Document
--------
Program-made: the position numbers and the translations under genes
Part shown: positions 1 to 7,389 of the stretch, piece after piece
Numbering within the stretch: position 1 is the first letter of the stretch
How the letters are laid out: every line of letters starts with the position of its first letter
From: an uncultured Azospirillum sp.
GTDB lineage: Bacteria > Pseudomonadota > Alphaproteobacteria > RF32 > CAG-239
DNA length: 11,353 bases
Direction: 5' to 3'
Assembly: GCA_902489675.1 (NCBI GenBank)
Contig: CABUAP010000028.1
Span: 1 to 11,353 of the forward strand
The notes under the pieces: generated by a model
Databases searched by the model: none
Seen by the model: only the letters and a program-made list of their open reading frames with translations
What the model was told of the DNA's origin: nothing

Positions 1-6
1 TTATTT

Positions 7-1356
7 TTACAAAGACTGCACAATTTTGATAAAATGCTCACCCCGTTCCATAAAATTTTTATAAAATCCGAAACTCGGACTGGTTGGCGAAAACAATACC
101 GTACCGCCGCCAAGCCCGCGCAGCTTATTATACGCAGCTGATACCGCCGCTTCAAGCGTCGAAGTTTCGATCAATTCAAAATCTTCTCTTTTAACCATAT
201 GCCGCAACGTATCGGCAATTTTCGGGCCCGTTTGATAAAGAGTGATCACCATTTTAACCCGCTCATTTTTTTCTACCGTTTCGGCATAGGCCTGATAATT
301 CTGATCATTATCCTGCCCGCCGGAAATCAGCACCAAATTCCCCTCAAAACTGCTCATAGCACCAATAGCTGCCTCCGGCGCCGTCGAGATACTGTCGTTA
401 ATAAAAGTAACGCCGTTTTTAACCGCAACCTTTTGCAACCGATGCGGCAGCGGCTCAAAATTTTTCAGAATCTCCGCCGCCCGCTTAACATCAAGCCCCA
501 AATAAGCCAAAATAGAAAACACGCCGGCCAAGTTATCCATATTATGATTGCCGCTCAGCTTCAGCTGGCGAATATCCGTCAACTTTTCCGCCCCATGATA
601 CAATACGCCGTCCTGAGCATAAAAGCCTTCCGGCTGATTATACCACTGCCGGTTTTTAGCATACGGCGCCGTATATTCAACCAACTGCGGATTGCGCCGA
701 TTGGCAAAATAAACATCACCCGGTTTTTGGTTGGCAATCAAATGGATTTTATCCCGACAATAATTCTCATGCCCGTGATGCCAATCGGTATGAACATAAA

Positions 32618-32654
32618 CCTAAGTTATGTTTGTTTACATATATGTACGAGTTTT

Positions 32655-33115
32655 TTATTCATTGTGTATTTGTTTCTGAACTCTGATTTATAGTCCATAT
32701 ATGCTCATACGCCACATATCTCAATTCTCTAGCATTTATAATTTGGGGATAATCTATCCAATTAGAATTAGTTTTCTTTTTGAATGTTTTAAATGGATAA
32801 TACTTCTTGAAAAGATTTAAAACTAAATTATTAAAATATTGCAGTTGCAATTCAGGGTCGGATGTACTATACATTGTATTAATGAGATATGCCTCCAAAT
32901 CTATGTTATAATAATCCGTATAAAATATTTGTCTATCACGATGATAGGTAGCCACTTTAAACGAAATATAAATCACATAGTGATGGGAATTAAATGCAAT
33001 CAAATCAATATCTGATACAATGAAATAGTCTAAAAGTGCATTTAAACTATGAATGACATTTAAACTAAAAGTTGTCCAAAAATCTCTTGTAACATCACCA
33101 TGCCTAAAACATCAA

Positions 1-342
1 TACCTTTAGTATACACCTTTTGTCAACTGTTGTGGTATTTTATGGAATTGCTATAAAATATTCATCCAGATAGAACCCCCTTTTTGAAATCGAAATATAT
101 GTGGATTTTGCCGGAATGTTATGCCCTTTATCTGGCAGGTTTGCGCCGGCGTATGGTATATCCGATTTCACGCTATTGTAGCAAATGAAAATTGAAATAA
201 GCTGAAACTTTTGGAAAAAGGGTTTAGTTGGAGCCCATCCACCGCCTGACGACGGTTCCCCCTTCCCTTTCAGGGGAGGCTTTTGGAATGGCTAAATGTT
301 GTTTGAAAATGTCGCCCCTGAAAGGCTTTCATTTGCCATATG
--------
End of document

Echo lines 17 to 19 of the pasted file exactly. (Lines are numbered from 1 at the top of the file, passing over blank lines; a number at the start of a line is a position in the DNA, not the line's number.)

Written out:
1 TTATTT

Positions 7-1356
7 TTACAAAGACTGCACAATTTTGATAAAATGCTCACCCCGTTCCATAAAATTTTTATAAAATCCGAAACTCGGACTGGTTGGCGAAAACAATACC